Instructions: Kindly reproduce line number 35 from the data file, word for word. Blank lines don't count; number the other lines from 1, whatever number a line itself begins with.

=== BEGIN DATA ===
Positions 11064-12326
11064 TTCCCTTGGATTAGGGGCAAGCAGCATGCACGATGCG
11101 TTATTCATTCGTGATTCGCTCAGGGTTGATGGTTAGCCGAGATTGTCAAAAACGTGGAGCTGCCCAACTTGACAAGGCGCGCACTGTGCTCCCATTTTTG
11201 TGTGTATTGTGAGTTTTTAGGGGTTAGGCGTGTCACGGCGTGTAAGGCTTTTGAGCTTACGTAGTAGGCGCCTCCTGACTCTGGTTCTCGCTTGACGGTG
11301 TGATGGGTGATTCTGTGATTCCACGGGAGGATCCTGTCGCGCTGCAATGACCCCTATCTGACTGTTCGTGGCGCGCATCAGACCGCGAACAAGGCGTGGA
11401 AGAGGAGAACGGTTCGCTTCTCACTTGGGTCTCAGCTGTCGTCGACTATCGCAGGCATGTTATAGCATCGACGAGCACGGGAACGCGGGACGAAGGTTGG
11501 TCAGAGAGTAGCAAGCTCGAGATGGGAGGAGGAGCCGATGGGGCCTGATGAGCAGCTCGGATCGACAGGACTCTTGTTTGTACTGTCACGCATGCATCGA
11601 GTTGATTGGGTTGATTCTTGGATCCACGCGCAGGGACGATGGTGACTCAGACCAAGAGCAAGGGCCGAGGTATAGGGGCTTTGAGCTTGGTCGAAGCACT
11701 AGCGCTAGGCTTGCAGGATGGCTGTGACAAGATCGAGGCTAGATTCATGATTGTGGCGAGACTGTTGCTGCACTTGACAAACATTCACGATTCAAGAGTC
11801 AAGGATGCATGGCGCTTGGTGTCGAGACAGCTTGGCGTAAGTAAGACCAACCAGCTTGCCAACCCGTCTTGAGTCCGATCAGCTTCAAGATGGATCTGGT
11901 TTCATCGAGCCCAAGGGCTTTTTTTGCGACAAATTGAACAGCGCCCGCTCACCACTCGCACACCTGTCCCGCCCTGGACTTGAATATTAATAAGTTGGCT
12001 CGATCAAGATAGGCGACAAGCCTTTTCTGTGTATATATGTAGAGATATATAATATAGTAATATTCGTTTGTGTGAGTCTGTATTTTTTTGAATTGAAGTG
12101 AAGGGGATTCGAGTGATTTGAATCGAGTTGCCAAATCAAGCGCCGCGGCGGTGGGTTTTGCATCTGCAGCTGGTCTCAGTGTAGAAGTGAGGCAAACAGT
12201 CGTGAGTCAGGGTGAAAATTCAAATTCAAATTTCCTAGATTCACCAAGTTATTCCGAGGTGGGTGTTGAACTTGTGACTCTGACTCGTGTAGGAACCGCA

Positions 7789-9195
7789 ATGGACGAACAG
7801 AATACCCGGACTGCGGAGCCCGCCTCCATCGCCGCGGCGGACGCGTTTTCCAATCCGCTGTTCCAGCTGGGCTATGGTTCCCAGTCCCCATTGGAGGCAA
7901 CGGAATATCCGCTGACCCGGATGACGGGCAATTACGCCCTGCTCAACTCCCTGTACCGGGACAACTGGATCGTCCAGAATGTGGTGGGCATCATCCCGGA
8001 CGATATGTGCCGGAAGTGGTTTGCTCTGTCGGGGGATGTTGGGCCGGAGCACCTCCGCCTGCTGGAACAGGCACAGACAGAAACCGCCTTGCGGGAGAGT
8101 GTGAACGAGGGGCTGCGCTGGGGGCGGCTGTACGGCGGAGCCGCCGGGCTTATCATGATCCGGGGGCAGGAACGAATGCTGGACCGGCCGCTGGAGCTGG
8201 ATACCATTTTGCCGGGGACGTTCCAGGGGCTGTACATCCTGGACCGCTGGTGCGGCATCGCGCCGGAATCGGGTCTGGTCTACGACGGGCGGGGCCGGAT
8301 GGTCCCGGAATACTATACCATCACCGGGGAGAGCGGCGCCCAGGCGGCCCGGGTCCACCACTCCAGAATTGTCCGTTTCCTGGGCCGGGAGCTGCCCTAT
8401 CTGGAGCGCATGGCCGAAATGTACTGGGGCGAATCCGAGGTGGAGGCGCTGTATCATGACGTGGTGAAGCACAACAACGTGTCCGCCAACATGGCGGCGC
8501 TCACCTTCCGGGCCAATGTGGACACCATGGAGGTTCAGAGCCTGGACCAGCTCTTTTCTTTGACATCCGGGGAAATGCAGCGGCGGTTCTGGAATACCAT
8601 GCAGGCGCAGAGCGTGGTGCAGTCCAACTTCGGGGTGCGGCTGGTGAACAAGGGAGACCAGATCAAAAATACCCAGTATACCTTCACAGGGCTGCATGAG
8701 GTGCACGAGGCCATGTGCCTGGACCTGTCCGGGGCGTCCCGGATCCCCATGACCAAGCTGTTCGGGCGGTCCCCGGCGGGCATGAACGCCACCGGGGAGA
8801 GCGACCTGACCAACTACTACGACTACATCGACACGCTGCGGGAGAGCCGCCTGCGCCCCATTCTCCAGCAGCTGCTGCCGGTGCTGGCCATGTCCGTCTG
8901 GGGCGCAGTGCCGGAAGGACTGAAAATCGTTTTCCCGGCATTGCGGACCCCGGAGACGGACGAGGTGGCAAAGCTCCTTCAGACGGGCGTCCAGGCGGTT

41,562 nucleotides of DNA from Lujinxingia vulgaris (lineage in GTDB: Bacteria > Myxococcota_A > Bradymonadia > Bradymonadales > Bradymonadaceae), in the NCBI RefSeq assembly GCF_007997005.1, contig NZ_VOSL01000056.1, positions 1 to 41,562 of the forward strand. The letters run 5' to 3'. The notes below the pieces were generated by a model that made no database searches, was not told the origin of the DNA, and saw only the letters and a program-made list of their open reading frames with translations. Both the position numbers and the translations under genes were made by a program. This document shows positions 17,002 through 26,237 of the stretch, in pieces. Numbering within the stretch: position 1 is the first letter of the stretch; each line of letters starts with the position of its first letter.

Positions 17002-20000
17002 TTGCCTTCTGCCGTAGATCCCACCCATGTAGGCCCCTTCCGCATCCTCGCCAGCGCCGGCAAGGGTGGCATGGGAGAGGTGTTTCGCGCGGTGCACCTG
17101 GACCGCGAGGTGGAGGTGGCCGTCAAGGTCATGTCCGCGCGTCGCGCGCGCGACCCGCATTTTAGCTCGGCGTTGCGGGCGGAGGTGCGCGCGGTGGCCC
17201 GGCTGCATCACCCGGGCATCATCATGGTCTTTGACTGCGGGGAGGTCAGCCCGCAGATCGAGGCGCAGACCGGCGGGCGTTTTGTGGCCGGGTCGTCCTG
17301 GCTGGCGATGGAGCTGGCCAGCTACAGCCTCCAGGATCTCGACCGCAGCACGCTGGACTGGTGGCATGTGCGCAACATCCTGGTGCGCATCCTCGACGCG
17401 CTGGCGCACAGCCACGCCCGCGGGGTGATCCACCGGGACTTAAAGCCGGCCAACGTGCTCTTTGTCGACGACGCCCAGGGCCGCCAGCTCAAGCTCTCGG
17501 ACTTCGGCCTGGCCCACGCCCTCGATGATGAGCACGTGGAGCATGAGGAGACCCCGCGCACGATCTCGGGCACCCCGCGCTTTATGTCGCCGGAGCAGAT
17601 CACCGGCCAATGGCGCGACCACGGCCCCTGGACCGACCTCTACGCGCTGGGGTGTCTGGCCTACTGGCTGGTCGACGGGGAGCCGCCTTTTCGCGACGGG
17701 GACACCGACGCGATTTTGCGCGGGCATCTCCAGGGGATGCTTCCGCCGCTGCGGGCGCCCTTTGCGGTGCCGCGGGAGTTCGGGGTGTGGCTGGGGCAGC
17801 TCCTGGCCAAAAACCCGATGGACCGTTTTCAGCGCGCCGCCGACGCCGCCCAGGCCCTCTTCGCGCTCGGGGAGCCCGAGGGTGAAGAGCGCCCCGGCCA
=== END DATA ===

17401 CTGGCGCACAGCCACGCCCGCGGGGTGATCCACCGGGACTTAAAGCCGGCCAACGTGCTCTTTGTCGACGACGCCCAGGGCCGCCAGCTCAAGCTCTCGG